Industrialization strategy eyed (Philexport News and Features)

The Philippines will finally have a comprehensive industrialization strategy by next year.

This was announced last week by Adrian Cristobal Jr., undersecretary for international trade of the Department of Trade and Industry (DTI), on the second day of the 38th Philippine Business Conference of the Philippine Chamber of Commerce and Industry (PCCI).

In his presentation, Cristobal, who also heads the Board of Investments, told the

country's business leaders that no less than 50 industry groups are now in the midst of drawing up their specific industry roadmaps.

The roadmaps will be consolidated by the industry leaders and the DTI by the end of this year. Early next year, a comprehensive industrialization strategy will submitted to President Benigno Aquino III for approval.

The plan, the first to be hammered out since the end of the Marcos martial law regime, is expected to form part of the medium-term Philippine development plan of the current administration.


The goal of such a comprehensive industrialization strategy, Cristobal explained, “is to make the Philippines a seller, not just a consumer, of other countries' goods and services.”

The Philippines is a net importer of goods, including food products, and has a ballooning trade deficit.

Cristobal’s announcement was in response to one of the key resolutions passed by the country's business leaders in last year’s Philippine Business Conference (PBC).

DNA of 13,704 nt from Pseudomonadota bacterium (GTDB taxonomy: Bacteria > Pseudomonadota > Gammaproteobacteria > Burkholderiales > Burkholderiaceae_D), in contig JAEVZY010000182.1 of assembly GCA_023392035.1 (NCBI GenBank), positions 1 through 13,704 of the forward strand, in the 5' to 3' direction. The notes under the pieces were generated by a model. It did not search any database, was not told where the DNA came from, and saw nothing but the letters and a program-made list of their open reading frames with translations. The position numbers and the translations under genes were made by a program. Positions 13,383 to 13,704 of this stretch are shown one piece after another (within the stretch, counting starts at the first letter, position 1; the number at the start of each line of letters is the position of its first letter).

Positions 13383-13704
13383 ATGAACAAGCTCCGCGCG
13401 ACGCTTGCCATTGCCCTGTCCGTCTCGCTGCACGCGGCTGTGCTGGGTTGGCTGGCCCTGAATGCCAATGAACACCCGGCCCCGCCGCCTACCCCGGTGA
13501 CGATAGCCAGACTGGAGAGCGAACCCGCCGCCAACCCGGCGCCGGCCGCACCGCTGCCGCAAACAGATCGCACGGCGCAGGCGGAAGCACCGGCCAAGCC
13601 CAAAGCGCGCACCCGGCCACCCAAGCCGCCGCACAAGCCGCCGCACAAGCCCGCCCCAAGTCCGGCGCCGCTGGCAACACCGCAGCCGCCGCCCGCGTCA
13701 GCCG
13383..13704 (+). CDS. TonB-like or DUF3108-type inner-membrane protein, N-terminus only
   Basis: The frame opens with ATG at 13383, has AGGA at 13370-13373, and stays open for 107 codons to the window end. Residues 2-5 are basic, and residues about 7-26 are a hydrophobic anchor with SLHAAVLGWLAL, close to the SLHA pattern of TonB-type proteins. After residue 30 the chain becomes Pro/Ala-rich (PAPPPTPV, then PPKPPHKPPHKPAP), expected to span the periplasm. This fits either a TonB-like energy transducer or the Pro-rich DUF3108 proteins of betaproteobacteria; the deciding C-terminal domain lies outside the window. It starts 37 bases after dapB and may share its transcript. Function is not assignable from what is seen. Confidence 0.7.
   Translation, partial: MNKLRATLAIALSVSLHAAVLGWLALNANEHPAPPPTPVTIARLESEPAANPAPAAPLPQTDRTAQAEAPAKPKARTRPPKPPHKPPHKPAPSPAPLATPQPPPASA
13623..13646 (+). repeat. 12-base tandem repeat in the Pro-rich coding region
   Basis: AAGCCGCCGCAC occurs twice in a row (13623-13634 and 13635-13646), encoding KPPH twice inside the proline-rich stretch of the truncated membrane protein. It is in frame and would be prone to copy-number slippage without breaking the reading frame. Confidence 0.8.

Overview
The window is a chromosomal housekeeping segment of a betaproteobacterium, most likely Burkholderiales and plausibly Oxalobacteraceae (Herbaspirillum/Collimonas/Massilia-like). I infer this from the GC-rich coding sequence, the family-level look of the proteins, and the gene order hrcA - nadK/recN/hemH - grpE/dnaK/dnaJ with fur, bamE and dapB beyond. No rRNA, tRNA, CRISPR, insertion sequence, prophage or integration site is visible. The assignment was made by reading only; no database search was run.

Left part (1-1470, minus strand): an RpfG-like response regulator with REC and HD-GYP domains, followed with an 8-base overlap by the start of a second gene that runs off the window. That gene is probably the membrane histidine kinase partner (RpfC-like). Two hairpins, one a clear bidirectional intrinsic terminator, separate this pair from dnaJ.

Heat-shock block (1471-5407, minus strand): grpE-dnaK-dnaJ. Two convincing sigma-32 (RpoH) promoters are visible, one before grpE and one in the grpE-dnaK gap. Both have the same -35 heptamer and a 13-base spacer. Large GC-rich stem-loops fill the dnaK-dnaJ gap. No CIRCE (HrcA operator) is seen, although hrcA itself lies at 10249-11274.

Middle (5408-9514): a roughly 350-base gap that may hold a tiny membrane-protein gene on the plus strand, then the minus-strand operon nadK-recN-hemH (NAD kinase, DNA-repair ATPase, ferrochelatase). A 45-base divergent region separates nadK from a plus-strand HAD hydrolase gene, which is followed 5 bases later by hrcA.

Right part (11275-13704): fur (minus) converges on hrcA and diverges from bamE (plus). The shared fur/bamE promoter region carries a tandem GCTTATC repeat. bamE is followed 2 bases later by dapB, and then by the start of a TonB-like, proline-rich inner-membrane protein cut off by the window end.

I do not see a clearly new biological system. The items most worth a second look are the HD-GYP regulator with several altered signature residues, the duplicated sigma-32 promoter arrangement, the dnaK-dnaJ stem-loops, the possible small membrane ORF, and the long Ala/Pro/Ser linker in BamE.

In that resolution submitted to President Aquino on the last day of the PBC, PCCI noted that the economic development plan of the administration did not have an industrialization component. It called on the executive department of the National Government to adopt one.

The call was then followed early this year with a study made by a senior economist of

the Asian Development Bank (ADB), which found that a missing link in the country's bid for progress is its very thin industrial and manufacturing sector.

The ADB economist concluded that the Philippines’ economic growth could not stand on the services sector alone. He further called for the strengthening of that sector.

The ADB later meter with industry and government leaders to develop a plan that would pave the way for more investments from foreign firms and international development agencies.

During last week’s PBC in Manila, ADB vice president Lakshmi Venkatachalamm mentioned in her keynote speech the urgent need for a strong industrial sector, which she

described as “the missing link in the country's development strategy.”

She said the country’s inclusive growth requires a “much broader diversification of the economy, with an emphasis on a strong industrial sector, to create productive job opportunities for the unemployed or underemployed workers with lesser skills and fewer prospects.”

She noted that the booming business process outsourcing sector can only absorb 1.5 percent of the labor force and only the college educated.

original source: (Philexport News and Features)